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Computational investigation of CO adsorbed on Aux, Agx and (AuAg)x nanoclusters (x = 1 − 5, 147) and monometallic Au and Ag low-energy surfaces

DOI: 10.1140/epjb/e2017-80280-7 DOI Help

Authors: Anna Gould (University College London; The U.K. Catalysis Hub) , C. Richard A. Catlow (University College London; The U.K. Catalysis Hub; Cardiff Catalysis Institute, Cardiff University) , Andrew J. Logsdail (University College London; Cardiff Catalysis Institute, Cardiff University)
Co-authored by industrial partner: No

Type: Journal Paper
Journal: The European Physical Journal B , VOL 91

State: Published (Approved)
Published: February 2018

Open Access Open Access

Abstract: Density functional theory calculations have been performed to investigate the use of CO as a probe molecule for the determination of the structure and composition of Au, Ag and AuAg nanoparticles. For very small nanoclusters (x = 1 − 5), the CO vibrational frequencies can be directly correlated to CO adsorption strength, whereas larger 147-atom nanoparticles show a strong energetic preference for CO adsorption at a vertex position but the highest wavenumbers are for the bridge positions. We also studied CO adsorption on Au and Ag (100) and (111) surfaces, for a 1 monolayer coverage, which proves to be energetically favourable on atop only and bridge positions for Au (100) and atop for Ag (100); vibrational frequencies of the CO molecules red-shift to lower wavenumbers as a result of increased metal coordination. We conclude that CO vibrational frequencies cannot be solely relied upon in order to obtain accurate compositional analysis, but we do propose that elemental rearrangement in the core@shell nanoclusters, from Ag@Au (or Au@Ag) to an alloy, would result in a shift in the CO vibrational frequencies that indicate changes in the surface composition.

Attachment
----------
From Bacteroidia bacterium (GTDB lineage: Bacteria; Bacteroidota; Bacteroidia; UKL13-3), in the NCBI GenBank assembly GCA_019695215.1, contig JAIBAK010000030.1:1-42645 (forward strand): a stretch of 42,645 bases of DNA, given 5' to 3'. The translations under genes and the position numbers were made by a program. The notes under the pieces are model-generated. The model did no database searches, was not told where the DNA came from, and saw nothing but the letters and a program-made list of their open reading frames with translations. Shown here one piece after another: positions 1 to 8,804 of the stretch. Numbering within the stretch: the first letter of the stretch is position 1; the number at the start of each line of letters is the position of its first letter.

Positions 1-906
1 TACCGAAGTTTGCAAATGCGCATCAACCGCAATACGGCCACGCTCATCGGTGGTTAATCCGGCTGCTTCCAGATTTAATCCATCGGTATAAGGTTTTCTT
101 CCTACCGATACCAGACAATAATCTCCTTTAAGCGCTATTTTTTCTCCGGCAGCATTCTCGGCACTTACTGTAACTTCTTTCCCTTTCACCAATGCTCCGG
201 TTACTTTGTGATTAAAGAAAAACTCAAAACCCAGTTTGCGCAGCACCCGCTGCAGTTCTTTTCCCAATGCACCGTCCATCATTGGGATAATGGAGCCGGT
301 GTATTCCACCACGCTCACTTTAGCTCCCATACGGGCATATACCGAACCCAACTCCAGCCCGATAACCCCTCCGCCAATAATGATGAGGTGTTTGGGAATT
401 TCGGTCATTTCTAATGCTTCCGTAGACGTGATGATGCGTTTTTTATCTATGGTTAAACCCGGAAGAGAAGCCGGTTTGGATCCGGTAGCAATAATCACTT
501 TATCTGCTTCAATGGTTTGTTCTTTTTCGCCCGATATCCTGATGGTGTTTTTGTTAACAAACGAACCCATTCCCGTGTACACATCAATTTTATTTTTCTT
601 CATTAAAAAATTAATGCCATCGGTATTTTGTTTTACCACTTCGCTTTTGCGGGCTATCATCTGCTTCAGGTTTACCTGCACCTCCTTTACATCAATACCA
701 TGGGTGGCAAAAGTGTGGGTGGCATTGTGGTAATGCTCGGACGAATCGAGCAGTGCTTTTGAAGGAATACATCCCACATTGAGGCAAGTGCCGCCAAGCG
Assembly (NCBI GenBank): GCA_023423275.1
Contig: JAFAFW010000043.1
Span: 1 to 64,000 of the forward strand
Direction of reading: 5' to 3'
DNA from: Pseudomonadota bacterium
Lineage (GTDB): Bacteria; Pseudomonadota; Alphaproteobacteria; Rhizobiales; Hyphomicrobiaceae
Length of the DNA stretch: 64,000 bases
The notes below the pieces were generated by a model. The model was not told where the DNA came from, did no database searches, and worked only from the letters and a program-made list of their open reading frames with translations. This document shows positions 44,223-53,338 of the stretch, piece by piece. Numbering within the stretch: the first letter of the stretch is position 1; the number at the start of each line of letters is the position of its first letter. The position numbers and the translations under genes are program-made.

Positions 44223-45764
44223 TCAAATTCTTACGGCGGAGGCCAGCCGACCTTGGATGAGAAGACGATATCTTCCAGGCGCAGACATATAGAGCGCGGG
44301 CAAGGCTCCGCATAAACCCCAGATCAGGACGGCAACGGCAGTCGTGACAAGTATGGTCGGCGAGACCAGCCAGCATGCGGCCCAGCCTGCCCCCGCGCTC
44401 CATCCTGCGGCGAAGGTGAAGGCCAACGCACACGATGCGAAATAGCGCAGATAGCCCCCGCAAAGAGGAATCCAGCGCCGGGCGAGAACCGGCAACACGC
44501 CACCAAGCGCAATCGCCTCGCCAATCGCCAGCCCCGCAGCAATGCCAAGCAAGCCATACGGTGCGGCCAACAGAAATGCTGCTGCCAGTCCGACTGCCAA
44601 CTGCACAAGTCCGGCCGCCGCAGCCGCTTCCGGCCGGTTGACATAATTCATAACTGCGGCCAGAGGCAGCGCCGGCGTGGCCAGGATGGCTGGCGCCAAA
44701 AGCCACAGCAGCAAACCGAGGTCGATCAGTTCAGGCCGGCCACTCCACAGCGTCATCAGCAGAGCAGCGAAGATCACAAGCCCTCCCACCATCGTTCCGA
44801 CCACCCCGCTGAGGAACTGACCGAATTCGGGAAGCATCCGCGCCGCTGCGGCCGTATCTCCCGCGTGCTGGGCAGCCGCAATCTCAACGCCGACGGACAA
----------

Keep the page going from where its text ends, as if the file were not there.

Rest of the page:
Subject Areas: Physics, Materials, Mathematics


Technical Areas: Theoretical Physics

Added On: 20/02/2018 11:47

Documents:
10.1140_epjb_e2017-80280-7.pdf

Discipline Tags:

Physics Materials Science Nanoscience/Nanotechnology Theoretical Physics Mathematics

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